[A note from Karen: Sean was kind enough to write this piece, last fall, and I am posting it now as a reminder of the great times we had, and in hope of more great times to come, after this pandemic ends.]
It was my joy to undergo a great adventure between November 5th and 12th of 2019.
This adventure was a week in the company of an outstanding mentor and friend, Ms. Karen Lynn-Chlup—seven days of laughter and learning, of almond milk and acting, of joy and excitement throughout the state of New Jersey.
Following a period of recuperation after the long flight from Los Angeles, on Wednesday the 6th the excitement began.
It’s been my joy to serve as adjunct professor at Kean University in Union, New Jersey, since 2004. Ms. Karen came to my World Civilization class, on Thursday, and set my students’ hearts and spirits on fire.
She told with excitement and detail of her work to rebuild her body under the able guidance of dance sage, Al Gilbert; the sweat-filled struggle to find genuine employment after being labeled and left to rot by experts, culminating in the first lawsuit under the rehab act, and the publication of her first novel, The Broken Hoof.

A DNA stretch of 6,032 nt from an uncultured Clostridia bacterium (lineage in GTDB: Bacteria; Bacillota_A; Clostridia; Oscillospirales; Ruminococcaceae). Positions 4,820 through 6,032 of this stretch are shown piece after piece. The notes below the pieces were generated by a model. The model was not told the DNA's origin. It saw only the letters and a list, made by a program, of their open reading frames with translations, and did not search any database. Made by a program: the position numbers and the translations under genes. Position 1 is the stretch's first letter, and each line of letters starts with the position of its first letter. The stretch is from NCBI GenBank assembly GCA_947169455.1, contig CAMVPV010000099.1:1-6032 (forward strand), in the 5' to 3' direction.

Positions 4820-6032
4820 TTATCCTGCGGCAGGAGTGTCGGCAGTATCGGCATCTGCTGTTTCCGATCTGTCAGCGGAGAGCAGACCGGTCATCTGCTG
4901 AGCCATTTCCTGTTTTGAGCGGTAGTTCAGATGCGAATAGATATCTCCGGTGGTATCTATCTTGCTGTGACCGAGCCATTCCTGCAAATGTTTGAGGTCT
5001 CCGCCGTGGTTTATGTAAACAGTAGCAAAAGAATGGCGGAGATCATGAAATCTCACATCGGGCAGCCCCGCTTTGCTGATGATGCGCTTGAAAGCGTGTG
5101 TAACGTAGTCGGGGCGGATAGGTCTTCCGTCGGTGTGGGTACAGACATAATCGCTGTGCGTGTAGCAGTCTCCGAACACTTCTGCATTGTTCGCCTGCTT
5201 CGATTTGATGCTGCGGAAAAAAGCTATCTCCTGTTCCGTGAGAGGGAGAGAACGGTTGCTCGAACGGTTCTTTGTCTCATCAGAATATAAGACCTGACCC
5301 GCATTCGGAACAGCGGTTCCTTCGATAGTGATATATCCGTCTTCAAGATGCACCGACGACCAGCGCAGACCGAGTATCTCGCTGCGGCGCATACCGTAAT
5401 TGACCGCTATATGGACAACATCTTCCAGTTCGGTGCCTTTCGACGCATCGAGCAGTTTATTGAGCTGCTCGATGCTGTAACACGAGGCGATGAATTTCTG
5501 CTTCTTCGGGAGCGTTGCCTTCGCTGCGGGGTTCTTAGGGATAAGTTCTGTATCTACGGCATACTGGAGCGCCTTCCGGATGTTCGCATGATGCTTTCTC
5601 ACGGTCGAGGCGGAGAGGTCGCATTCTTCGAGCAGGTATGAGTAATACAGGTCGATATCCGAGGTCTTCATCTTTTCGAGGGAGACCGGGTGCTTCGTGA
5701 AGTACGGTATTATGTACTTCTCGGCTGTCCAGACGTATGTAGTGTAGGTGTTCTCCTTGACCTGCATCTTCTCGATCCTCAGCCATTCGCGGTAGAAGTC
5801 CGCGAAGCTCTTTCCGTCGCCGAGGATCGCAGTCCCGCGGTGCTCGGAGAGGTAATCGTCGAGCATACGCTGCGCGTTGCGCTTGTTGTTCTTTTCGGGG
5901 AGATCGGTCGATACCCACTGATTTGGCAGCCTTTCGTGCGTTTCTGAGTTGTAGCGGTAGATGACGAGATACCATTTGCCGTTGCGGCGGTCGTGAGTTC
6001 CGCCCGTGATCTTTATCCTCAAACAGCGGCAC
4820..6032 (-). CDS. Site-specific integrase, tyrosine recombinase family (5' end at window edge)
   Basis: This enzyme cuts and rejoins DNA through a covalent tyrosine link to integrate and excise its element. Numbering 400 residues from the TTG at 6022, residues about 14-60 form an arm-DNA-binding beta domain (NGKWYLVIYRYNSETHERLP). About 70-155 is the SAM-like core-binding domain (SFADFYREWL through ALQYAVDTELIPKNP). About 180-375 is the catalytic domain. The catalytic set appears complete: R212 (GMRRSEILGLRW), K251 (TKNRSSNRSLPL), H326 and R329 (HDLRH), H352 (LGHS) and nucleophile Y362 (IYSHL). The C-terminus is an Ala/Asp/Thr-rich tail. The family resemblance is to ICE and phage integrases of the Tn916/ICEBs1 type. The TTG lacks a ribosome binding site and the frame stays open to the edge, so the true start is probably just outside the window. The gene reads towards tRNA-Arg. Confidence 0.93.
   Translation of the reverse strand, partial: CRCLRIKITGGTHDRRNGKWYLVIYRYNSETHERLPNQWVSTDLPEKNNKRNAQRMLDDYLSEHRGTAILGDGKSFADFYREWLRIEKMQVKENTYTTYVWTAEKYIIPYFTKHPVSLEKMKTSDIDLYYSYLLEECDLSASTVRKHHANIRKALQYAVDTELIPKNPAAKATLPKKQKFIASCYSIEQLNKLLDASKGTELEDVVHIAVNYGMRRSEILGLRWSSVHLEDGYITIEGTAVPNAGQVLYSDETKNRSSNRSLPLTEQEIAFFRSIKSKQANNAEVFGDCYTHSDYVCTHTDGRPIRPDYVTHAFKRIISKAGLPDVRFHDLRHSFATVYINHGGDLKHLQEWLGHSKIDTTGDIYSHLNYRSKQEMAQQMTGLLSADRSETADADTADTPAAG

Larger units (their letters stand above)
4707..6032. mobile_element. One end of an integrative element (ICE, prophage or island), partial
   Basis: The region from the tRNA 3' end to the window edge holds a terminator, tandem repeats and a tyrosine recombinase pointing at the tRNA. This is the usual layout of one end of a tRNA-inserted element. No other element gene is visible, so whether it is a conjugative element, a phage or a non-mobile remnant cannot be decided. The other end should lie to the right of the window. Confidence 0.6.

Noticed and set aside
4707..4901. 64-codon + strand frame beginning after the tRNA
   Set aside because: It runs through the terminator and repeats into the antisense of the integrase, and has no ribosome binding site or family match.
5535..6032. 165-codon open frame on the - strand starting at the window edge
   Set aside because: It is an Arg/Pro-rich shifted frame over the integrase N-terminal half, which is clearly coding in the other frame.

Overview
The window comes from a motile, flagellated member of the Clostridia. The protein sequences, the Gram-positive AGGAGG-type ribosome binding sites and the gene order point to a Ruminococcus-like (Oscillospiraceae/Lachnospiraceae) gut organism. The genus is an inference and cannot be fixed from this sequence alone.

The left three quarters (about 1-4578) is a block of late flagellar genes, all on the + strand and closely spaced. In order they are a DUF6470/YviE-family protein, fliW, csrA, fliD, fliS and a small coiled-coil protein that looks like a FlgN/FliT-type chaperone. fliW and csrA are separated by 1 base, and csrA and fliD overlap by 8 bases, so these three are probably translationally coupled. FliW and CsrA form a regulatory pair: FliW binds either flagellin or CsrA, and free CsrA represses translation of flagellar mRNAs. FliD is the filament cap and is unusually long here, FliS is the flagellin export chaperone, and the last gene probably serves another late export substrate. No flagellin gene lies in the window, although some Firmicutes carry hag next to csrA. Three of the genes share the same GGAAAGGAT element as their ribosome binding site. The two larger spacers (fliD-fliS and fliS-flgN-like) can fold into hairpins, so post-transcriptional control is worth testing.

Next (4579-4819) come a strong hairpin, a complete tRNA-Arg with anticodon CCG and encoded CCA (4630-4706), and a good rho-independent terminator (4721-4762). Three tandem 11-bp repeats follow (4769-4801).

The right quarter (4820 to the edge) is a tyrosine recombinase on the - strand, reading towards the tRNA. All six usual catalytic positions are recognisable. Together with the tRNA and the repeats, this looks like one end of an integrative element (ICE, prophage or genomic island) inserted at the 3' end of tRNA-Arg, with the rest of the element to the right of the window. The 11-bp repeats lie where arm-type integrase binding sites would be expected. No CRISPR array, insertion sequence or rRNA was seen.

The students were speechless with excitement. But the adventure was just beginning.
The next day, we ventured to the New Providence Library for the next experience.
Over the last six years, I have also served as both a volunteer and a paid assistant in the Paper Mill Playhouse’s Theatre for Everyone program, an exciting movement for young people with and without disabilities and their families, led by Ms. Leslie Fanelli, another dear friend.
Karen and I spent an hour participating in movement exercises and the sign language song that begins and ends the program. Karen observed my performance—with me dressed as Queen of the World in a wig and pearls. We dined together later, laughing and learning from great women.
On Saturday we interacted with brain tumor survivor Beth Rosenthal. Karen stood like a giant of spirit, helping, healing, and restoring all.
Sunday, I had the immeasurable bliss of visiting Professor Yvonne Singer, a proud woman with cerebral palsy, and the love of my life. Karen gave out energy and excitement as we joked and restored each other, sharing encouragement and stories.
All too soon, Tuesday morning came. It was time for Karen to return to the West Coast.
Another great experience was in the pocket of history.
I remain deeply grateful, and look forward to our next joy-filled jaunt.
Sean P. Dineen is an Adjunct Professor of History at Kean University and an expert on the history of disabilities and disability rights. He is a native of New Jersey. A published playwright, his personal interests include theatre and popular culture.
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